NHS Lincolnshire East CCG is encouraging people to talk to their local pharmacy for advice on medications and treatments – and how to take them safely.
This is the message behind national Ask Your Pharmacist Week, taking place between 5 – 12 November 2018.
Pharmacists are highly trained experts in medicines, and can provide advice on the best medication or treatments for a wide range of common winter health problems such as coughs, colds or flu-like symptoms, stomach aches, ear aches, sickness and diarrhoea, rashes, allergies, aches and pains.
They can also offer lots of useful advice on how to make sure you take medicines safely and make you aware of any possible side effects, in order to help you get the most from you medicines.
Dr Stephen Baird, Chair of NHS Lincolnshire East Clinical Commissioning Group, said:
“While most people go to their pharmacy for medicines and medicines advice, many don't know about the range of other healthcare services they offer.
"Pharmacists are a uniquely accessible workforce of qualified health professionals who can deliver expert medicines advice and an expanding list of public health services, such as free flu vaccinations, for vulnerable at risk groups.
"They are available without appointment and are able to deal with a wide range of ailments, as well as offering advice on maintaining and improving your health. People might be surprised at the services pharmacies now offer, including personalised medicines advice, help to quit smoking and to maintain good sexual health, treatment for minor ailments and advice on preventing disease.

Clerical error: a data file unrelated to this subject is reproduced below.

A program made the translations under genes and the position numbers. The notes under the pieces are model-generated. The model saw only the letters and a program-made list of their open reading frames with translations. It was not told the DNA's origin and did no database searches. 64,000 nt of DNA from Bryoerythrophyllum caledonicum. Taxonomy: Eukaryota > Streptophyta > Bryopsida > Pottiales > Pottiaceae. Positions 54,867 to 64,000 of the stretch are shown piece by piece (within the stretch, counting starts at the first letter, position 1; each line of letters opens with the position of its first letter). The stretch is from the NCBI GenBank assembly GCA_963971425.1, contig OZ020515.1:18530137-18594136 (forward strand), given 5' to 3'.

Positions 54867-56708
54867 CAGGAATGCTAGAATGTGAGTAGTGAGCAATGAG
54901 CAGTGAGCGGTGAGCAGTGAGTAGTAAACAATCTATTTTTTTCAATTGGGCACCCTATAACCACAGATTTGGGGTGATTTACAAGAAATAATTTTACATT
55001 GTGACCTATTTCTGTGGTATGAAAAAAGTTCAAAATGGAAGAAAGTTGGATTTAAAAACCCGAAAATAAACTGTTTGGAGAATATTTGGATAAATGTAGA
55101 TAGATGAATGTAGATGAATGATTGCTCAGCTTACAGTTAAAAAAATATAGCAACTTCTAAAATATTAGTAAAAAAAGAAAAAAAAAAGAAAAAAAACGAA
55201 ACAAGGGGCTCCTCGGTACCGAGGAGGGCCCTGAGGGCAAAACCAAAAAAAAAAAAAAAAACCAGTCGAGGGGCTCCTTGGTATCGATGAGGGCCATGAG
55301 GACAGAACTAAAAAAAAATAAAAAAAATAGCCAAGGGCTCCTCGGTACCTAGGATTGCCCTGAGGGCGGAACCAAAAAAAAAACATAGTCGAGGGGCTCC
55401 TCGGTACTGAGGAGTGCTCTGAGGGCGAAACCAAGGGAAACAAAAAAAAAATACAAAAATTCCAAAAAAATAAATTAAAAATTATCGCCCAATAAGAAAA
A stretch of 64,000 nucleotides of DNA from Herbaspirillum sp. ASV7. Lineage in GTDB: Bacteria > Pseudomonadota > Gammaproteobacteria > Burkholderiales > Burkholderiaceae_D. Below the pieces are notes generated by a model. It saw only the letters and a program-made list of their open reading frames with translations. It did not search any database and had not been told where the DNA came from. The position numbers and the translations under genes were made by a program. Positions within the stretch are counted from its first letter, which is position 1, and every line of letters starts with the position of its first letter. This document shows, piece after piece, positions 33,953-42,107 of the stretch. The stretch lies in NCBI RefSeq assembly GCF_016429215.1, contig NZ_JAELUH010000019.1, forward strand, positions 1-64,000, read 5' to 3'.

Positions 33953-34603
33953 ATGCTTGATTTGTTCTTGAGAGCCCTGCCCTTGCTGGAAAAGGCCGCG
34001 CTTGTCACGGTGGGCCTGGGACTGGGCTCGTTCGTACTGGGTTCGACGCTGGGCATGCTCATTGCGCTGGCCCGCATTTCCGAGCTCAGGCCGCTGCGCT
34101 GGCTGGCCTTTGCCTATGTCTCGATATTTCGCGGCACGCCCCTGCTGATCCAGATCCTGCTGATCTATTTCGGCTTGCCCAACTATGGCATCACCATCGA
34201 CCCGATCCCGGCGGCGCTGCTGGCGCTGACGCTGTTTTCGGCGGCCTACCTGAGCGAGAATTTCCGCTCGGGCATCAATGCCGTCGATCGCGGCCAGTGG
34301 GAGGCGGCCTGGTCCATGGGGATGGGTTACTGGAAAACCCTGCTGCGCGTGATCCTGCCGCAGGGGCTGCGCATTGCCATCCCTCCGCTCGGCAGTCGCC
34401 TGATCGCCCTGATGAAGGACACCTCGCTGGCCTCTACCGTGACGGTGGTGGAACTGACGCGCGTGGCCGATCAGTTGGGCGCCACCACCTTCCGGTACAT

"The majority of pharmacies now have consultation rooms where you can talk with your pharmacist in private and pharmacists are trained to know when a referral to another health care professional is advisable."
As part of ‘Ask Your Pharmacist’ Week, people are being encouraged to follow these five simple steps when speaking to a pharmacist:
Feel free to ask your pharmacist anything at all about your medication, health or wellbeing. Remember: they’re trained health professionals, and if it’s important to you, it’s important to them.
If you’re visiting your pharmacy to get treatment for a minor ailment, be clear about your symptoms – what are they, and how long have you had them. This will help ensure they are able to give you the best advice possible.
If you think the medication or advice given isn’t right for you, let them know. They won’t be offended and should be able to reassure you, clarify information, or discuss any alternatives.
If you find anything is unclear about the advice your pharmacist has given you, say something. One way to do this is to repeat back what you think they mean and ask “is this correct?”
If you want to talk to the pharmacist in more depth, ask if you are eligible for their free of charge NHS medicines advice services, designed to help you get the most out of your medicines.
Your local pharmacy can also offer free health checks, stop smoking support, blood pressure testing and much more with no appointments needed.